Java language architect Mark Reinhold proposed the creation of a new OpenJDK project named Leyden: for static binary applications with faster startup and lower memory. When approved and completed, this would allow developers to compile Java code (just-in-time) to get native applications (ahead-of-time), offering capabilities similar to GraalVM native mode.


The project benefits from conceptual support from Oracle via Mark Reinhold, as well as from RedHat. Following the project proposal, Andrew Haley, RedHat’s OpenJDK leader, said, “This is great news. It’s time to put the static AOT compilation in the fold. Let’s go!”. A similar sentiment came from Amazon, with Paul Hohensee saying “very happy to see this proposal”. RedHat is a member of the Java Community Process Executive Committee


and Amazon is an influential member of the community that runs a Java distribution, Amazon Corretto. Users of serverless frameworks like AWS Lambda and Azure Functions would benefit from Leyden, as operators pay per time used – fast startup and execution times could lower the cost of cold starts and lower per invocation charge to the threshold of minimum cost or lower them.


Leyden and GraalVM would work through a similar chain that developers follow to write and build apps:


  1. Developers write custom source code that connects and draws on the APIs of selected libraries, usually in JAR files.
  2. Custom code is compiled into bytecode which is packaged in one or more JAR files.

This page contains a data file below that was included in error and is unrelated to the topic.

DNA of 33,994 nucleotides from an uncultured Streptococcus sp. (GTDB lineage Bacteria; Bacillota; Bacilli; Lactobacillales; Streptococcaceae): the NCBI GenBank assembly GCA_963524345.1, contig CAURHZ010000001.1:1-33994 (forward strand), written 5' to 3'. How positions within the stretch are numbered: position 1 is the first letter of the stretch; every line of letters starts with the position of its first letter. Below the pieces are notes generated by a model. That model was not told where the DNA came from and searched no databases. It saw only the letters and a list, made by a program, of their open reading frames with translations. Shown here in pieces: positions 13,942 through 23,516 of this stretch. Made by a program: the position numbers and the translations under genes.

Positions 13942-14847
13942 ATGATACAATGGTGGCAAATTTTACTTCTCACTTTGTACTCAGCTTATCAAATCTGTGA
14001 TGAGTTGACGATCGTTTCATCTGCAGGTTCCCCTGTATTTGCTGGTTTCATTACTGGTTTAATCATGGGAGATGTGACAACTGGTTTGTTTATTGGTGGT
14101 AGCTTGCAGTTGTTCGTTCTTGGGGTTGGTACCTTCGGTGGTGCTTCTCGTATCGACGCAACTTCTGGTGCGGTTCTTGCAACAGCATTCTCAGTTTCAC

3. Leyden would introduce a new split path for running apps:
    1. Applications could take the traditional course to run bytecode, optimizing application “hot spots” in native machine code while the application is running.
    2. A new opportunity to compile the application on operating system specific libraries to create a native application that runs on a single operating system similar to other native compilation tools.

The project would build on and enhance the capabilities present in Java today, used by developers to distribute applications.


  • java packager is used to distribute applications with a built-in and customized JRE for a single application. End users do not need a Java installation on the system to run each application, as the application launch points pass through its supplied java executable.
  • jaotc is an experimental compiler for some platforms that produce a native executable. Leyden can be grown directly on top of jaotc.


The advantages of applications compiled in native mode are already clearly visible in the RedHat Quarkus framework: Supersonic Subatomic Java. Quarks leverage the native image created via GraalVM to produce applications that are “supersonic” upon first request or boot as a serverless and “subatomic” function where the natively compiled application is smaller than Java bytecode original. Quarks’ home page lists these metrics in a readable graph on its home page with boxes for visual comparison:


  • In JDK mode, a CRUD application used 145 MB of RAM.
  • In native mode, a CRUD app uses 28MB of RAM, which is about 80% less.
  • In JDK mode, the CRUD application took 2.033 seconds for the first HTTP response.
  • In native mode, the CRUD app took 0.042 seconds, a decrease of about 98%.


No timeline exists for Leyden’s completion, allowing the project to focus on functionality rather than date. With Java’s six-month release cadence, review candidates will appear in a release to establish an effective feedback cycle.





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